The porous Indo-Bangla border has become the escape route for the Bangladeshi militants, after the neighbouring country launched a massive search operation following terrorist attacks, says a source in Assam police. Assam has been alerted by the Meghalaya police of infiltration of five suspected militants through the Indo-Bangla border.
“On 3 July, a day after the Gulshan siege was over, sources of Meghalaya police spotted five suspected Bangladeshi nationals crossing into the Indian territory,” said the source.
“They are suspected to be the Jamaat-ul-Mujahideen Bangladesh millitants, who provided logistic support to the Gulshan attackers and fled to India to elude the search operation launched there,” he further said.
He added that they had rucksacks on their backs and were trying to communicate with the villagers in English and Bengali.
“They are unlikely to be the ones among the infiltrators, who cross the border to work as daily wage labourers in Assam, for daily wage labourers are rarely well conversant in English,” he further said.
“This is not the first case where ‘jihadi’ elements have been reported to have entered Assam through the porous borders of north-eastern states,” said Lurinjyoti Gogoi, the general secretary of the All Assam Students Union.
He further added that there are many records with security forces, which prove that porous border in the region has become the route for fundamentalist forces to enter and camp in India.
He also said that the Indo-Bangla border in Meghalaya is mostly unfenced, through which the recent incident of infiltration is said to have happened.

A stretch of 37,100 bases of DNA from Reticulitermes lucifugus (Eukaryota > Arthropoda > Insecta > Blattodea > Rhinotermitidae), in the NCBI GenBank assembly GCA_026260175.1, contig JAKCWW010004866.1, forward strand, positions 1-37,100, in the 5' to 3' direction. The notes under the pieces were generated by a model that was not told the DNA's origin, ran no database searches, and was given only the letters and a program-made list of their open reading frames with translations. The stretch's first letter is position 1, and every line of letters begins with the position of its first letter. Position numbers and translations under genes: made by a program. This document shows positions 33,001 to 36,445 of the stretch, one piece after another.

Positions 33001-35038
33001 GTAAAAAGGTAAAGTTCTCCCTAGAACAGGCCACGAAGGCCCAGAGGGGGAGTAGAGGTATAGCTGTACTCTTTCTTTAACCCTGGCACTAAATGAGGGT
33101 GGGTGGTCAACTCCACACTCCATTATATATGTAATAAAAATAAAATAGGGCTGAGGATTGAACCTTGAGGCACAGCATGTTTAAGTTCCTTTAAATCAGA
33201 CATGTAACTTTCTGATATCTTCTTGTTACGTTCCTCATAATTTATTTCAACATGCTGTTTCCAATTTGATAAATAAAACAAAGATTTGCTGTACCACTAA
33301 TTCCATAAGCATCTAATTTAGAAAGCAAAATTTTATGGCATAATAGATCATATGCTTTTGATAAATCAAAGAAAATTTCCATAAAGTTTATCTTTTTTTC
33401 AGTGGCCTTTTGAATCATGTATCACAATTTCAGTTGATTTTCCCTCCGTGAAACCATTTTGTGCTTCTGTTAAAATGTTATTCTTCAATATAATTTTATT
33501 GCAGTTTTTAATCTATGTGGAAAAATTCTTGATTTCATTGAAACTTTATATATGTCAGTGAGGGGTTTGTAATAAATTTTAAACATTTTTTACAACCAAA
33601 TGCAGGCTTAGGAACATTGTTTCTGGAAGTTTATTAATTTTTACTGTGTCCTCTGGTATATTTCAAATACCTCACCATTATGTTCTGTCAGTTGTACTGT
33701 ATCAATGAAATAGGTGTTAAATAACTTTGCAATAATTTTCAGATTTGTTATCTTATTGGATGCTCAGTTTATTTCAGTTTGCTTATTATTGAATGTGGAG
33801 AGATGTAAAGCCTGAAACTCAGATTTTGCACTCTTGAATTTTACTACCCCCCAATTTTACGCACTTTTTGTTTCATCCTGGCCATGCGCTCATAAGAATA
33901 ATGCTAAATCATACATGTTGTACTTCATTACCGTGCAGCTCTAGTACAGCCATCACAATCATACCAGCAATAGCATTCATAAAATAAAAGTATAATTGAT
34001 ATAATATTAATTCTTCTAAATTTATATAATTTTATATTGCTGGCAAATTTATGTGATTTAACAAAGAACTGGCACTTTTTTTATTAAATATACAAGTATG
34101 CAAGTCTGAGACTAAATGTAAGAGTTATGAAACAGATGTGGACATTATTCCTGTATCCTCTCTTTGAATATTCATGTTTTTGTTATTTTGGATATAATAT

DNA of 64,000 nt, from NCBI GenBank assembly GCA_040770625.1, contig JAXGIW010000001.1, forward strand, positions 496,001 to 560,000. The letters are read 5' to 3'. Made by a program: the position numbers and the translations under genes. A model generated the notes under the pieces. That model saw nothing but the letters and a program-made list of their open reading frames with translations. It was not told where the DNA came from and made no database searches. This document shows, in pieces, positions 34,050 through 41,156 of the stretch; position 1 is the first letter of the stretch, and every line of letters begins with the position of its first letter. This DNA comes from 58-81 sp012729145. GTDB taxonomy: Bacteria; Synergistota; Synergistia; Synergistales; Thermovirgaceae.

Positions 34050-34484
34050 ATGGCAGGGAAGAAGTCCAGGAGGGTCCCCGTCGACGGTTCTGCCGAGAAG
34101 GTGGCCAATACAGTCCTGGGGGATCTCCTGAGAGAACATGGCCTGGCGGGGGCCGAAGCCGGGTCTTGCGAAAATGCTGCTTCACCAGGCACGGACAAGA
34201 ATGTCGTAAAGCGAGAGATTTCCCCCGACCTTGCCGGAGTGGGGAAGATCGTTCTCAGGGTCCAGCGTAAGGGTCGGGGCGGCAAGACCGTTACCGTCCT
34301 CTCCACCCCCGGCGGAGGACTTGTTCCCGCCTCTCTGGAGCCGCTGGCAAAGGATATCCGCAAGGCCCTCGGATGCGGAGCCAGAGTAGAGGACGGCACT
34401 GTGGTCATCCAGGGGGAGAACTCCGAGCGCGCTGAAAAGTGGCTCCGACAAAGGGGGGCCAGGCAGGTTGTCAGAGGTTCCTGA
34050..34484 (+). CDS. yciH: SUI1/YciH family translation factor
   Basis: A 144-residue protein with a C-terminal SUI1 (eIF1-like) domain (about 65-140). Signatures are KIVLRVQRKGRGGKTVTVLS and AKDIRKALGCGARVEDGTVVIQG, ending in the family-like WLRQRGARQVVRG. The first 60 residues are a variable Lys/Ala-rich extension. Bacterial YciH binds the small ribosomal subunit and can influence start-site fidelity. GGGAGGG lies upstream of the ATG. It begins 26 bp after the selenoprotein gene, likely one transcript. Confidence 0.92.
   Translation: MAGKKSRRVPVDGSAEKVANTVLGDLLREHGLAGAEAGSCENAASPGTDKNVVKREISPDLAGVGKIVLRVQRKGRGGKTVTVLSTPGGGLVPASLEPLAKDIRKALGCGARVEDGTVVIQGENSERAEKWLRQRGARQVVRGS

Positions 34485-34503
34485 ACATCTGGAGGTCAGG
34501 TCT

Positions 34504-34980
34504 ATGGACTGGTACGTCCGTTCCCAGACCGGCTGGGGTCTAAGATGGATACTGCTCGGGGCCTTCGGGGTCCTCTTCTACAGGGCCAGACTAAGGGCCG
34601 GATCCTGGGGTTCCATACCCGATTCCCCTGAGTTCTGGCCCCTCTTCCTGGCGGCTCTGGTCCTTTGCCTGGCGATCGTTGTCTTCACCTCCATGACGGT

The All Assam Students Union and North East Students' Organisation have been demanding to seal the forest that covers the Indo-Bangla border of Meghalaya.
A source in the Guwahati City Police said that the route through which the suspected militants are said to have entered is directly connected to Guwahati, which is not only the hub of north-east but also the epicentre of transport and communication networks to the entire country.
“This is basically a hill and forest tract that connects Guwahati and Mymensingh in Bangladesh through Goalpara district in Assam and South Garo hills in Meghalaya,” he added.
This route, often used by militant organisations, is seen as a security threat to India because once militant groups safely complete the journey from Bangladesh to Guwahati, they can move to anywhere in the country from the capital city of Assam.
But a BSF source denied any infiltration through the Meghalaya border and said that Meghalaya frontier of the BSF has launched an operation in south Garo hills after such information poured in, but found no clue to it.